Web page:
How do partners become violent, or how have they always been violent?

This can have many causes. Very often, low self-esteem plays a role. The person feels small, powerless, not valued and then uses the partner as an outlet. Such low self-esteem also has a lot to do with negative experiences in childhood, such as devaluation or violence. Some people have not learned any alternative behaviour to violence in their family. If something doesn’t suit me, I throw punches…

How can a potentially abusive partner be recognised, what are the warning signs?

If things get so heated in an argument that violence is threatened, or if someone can no longer control themselves under stress, then these are warning signs that should be taken seriously.

How can we raise kind, gentle men? How can we prevent the problems that men have, that cause their behaviour?

Children, whether girls or boys, must learn that they are loved for themselves. Especially among boys, it is very often about who is better, stronger, more successful etc.. If someone always gets the short end of the stick or is only ever measured by their parents in terms of performance, then a negative self-esteem can develop, which in extreme cases can build up to a readiness to use violence.

What role does the economic situation play? Women who can work are less likely to fall prey to an abusive situation, as they can be independent?

That’s right. Financial dependence often plays a role in the decision to stay in the toxic relationship. Or also the false belief that a separation is always the worse option for existing children. Conversely, it can offend some men when women are more successful than they are. If they have already felt small and inferior before, this feeling can intensify at the side of a successful woman. Of course, this can never justify violence. Rather, it has to do with outdated gender role models that are crumbling and give some men less support.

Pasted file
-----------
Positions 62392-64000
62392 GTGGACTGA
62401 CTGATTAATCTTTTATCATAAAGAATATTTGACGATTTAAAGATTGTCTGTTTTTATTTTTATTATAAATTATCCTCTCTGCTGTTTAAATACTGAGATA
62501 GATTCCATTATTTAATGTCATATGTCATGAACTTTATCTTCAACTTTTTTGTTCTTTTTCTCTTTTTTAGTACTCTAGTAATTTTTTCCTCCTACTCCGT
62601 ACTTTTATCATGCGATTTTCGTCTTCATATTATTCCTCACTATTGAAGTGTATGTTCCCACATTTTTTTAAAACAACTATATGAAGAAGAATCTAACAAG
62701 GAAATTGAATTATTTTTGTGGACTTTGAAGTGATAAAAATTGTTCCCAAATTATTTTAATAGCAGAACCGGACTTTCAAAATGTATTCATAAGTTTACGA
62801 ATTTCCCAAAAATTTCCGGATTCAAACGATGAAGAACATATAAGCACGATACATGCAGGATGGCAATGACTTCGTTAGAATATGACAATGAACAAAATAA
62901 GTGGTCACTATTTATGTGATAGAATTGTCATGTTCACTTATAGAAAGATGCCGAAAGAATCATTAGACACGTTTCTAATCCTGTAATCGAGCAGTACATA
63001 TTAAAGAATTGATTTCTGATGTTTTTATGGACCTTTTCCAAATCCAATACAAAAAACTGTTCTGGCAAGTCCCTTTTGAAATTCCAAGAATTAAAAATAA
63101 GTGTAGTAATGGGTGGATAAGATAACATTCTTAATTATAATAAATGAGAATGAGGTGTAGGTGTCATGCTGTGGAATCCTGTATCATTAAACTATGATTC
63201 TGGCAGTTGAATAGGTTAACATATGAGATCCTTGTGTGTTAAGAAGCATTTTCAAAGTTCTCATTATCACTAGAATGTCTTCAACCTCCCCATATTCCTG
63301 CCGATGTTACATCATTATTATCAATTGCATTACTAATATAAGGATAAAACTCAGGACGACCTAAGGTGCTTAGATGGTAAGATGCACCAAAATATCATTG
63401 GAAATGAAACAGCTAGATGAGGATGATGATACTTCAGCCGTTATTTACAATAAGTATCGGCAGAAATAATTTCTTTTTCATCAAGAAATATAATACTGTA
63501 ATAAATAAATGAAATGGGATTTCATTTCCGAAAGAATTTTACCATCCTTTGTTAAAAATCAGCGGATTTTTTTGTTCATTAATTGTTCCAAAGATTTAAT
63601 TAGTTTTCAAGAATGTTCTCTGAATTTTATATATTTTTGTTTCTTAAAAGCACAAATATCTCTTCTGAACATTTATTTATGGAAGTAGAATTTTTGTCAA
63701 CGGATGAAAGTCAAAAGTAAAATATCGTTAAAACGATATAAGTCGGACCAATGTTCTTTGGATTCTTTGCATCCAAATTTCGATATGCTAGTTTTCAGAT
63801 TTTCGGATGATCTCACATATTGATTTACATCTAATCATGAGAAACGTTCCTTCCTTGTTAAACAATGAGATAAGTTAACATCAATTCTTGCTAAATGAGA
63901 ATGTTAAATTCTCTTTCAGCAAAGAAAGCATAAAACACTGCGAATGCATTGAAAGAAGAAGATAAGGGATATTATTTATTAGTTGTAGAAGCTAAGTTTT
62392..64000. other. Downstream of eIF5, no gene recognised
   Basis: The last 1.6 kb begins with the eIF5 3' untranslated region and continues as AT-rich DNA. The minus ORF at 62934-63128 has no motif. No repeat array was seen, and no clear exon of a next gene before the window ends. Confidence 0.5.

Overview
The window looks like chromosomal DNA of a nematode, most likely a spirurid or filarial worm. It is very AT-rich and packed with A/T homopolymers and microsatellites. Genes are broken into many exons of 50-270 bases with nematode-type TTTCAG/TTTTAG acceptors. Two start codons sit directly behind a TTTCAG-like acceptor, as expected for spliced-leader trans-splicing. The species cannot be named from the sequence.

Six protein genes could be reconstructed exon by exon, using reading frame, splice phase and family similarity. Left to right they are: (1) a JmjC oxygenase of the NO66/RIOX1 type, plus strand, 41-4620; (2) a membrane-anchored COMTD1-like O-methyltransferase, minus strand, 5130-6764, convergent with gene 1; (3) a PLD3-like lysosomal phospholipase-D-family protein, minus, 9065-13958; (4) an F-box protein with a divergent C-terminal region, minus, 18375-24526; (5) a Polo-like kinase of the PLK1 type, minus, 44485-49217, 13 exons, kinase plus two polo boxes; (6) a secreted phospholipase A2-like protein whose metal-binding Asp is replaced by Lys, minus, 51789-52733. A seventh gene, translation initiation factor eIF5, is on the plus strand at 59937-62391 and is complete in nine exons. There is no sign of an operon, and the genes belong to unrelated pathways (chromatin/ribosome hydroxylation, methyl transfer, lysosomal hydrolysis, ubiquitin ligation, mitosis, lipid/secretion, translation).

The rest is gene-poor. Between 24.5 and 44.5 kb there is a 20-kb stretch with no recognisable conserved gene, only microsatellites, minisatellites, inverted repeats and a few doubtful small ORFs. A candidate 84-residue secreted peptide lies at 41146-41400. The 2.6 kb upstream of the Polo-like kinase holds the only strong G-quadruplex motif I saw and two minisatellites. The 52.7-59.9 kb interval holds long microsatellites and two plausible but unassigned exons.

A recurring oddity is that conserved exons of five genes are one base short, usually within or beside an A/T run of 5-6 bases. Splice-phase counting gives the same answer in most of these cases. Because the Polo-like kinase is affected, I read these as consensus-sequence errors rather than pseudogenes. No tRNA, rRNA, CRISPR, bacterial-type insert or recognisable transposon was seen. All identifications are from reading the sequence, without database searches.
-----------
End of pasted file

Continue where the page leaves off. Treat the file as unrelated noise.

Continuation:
What causes men to become violent with women? Cultural level? Economic control over women? Again, family history of violence? Children exposed to abuse and violence repeat it in their adult lives?

Again, there are many possibilities. Culture also plays a role, but conversely this does not mean that all men from a culture that strongly emphasises gender differences treat women badly. It always depends on the individual. Difficult economic circumstances can bring emotional frustration and thus more violence. As already mentioned, education also plays a role. But here, too, there are people who consciously behave differently as adults than they did in their family of origin and those who do not manage to change their behaviour. Those who are successful are often those who have had good bonding experiences outside the family.

How often are women abusive?

There are also women who abuse men. Fewer of them than vice versa, but this problem should not be forgotten. Very negative behaviour towards their own sons often plays a role here, in the form of physical violence or by persuading boys that just being young makes them harmful people. In an adult relationship, some women take advantage of the fact that men who are beaten by their wives are often particularly ashamed because such behaviour does not fit in with their own image of men. But they, too, probably learned in childhood to keep their feet still rather than fight back.

Why women stay in abusive relationships
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The opinions on this blog are of the authors themselves and do not necessarily represent the opinions or policies of ELfR.